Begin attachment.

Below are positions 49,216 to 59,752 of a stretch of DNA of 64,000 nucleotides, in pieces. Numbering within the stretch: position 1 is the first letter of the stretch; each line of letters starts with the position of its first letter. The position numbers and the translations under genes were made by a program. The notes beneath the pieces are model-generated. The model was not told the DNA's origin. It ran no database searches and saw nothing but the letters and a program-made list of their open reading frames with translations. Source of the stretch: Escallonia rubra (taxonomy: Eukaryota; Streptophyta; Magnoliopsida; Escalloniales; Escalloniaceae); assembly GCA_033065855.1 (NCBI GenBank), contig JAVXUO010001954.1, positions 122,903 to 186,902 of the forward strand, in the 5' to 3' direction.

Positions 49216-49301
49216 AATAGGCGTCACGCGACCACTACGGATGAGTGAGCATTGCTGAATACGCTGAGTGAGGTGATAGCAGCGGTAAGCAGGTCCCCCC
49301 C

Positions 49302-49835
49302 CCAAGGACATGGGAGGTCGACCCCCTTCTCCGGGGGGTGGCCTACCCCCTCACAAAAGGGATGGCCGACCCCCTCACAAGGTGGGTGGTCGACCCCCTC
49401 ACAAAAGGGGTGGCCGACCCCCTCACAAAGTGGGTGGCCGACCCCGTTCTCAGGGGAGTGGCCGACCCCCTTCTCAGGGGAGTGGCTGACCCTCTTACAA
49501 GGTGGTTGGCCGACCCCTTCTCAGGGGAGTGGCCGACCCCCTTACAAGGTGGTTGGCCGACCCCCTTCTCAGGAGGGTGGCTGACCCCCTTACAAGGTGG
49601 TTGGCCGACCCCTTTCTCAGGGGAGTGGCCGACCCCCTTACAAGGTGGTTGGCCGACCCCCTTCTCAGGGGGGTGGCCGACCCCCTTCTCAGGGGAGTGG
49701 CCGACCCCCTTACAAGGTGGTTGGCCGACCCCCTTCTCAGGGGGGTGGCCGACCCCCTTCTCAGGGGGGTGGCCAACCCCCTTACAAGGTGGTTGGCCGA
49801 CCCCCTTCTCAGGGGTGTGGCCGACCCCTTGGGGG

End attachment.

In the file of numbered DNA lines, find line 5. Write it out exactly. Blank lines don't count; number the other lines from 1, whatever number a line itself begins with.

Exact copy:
Positions 49302-49835